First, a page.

Exercise Physiology Major
The exercise physiology major prepares students for doctoral programs in physical therapy and graduate programs in exercise physiology. The curriculum provides students with an opportunity to study within multiple natural science departments, culminating in capstone experiences within the specialized exercise physiology profession.
The Bachelor of Science Exercise Physiology major requires a minimum of 61 credit hours.
All prerequisites must be completed prior to enrollment in the following courses. Co-requisites must be taken during the same semester.
Prerequisite or Co-Requisite: DAY-CHEM 115 or CHEM 208 or CHEM 238. CCPS-BIOL 102.
This course examines the structure and function of nucleic acids and proteins. The molecular mechanisms of replication, transcription, mRNA processing and translation will be emphasized. In addition, regulation of these processes will be explored. Lecture and laboratory. Intended for students majoring in biology or related disciplines.
Prerequisite: Day-BIOL 172. CCPS-Co-requisite: BIOL 181-L. This course will apply the knowledge acquired in BIOL 172 to the inheritance patterns of genetic traits between individuals and within populations. Lecture and laboratory.
Prerequisite or Co-requisite: DAY- BIOL 181. CCPS-BIOL 172. An introduction to the principles of evolutionary biology, including the history, processes and patterns of evolution as well as systematic biology.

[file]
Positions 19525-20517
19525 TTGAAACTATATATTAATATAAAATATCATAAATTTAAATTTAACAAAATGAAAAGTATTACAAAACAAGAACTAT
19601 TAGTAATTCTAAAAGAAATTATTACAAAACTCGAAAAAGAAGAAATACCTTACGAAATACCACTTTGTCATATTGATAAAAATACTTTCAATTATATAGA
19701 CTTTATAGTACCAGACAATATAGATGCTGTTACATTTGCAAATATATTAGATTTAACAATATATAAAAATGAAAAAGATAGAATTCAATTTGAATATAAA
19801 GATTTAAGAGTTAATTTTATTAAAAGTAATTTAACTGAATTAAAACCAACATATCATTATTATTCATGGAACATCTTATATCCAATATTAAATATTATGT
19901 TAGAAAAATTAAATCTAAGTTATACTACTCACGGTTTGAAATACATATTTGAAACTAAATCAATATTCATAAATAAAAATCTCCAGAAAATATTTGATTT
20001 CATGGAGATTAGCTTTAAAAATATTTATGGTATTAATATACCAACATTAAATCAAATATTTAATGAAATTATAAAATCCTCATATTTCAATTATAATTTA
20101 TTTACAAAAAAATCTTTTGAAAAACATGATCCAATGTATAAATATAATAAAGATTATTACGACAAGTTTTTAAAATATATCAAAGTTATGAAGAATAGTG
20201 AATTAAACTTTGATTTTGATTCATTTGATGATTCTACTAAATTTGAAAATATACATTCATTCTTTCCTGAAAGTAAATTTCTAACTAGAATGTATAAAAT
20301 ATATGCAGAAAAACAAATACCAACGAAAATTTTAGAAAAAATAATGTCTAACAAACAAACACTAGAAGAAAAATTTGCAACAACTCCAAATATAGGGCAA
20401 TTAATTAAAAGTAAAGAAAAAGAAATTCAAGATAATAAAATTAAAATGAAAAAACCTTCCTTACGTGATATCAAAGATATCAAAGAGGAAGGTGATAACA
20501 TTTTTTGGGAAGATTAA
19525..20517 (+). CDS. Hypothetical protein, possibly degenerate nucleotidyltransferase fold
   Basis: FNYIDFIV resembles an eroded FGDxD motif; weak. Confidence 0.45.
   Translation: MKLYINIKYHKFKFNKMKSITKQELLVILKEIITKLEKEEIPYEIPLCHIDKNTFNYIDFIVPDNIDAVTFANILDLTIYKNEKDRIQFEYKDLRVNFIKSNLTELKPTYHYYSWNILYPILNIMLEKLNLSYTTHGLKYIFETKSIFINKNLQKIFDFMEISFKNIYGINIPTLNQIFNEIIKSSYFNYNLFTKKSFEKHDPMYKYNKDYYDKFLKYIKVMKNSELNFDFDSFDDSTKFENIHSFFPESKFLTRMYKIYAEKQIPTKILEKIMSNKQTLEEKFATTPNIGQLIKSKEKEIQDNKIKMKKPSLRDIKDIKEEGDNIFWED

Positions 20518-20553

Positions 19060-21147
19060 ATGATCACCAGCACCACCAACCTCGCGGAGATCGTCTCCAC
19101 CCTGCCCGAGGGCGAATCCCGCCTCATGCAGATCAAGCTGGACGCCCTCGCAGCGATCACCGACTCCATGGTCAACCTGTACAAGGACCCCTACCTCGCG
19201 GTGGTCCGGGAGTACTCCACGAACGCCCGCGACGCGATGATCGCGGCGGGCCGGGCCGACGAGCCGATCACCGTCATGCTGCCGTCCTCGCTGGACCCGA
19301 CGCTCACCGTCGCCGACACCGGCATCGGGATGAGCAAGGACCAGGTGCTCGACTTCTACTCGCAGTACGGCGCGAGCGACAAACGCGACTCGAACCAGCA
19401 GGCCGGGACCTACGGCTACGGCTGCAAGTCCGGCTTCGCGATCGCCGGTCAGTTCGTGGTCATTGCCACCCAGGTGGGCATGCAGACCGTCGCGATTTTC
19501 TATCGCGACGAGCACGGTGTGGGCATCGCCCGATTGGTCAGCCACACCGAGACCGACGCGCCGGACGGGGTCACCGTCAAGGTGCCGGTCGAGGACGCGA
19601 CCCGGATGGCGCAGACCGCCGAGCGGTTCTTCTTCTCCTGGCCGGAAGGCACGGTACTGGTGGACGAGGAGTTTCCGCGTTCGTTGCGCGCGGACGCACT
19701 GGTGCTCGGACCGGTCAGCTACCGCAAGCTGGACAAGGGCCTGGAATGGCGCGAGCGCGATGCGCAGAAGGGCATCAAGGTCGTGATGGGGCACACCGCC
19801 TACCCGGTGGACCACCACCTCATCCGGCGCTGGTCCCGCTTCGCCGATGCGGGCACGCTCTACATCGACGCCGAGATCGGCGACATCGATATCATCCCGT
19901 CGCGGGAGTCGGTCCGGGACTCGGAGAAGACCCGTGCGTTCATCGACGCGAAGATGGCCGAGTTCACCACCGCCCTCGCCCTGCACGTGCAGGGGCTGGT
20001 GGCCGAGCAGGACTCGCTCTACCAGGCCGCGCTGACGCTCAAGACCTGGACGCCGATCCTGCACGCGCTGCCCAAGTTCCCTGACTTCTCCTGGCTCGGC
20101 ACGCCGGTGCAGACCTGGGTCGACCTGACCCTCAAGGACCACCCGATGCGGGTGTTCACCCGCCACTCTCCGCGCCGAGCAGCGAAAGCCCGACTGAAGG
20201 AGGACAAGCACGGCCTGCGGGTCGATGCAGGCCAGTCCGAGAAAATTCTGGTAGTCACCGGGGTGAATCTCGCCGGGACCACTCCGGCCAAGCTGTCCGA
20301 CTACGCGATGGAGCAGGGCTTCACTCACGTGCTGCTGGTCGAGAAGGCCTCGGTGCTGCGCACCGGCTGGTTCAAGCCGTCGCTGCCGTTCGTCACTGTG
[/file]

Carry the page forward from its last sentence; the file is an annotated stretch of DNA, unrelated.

An introduction to the gross and microscopic anatomy of the human body. Mammalian examples of major systems are studied in the laboratory. Lecture and laboratory.
This course examines the organization and function of the human body as a whole and the interrelations of its various systems, organs, tissues, and cells. Lecture and laboratory.
Prerequisite: DAY-BIOL 110 or BIOL 172. CCPS-CHEM 107. A study of food as it functions to meet body needs with emphasis on utilization, food sources, selection of adequate diets, individual, community, and world health problems and diet therapy.
Prerequisite: BIOL 181. This course provides biology majors with information on pre? and post?graduate opportunities, prepares them for graduate studies related to biology by developing a resume and statement of purpose, and gives them experience speaking publicly on biological topics using appropriate technology. S/U Grading.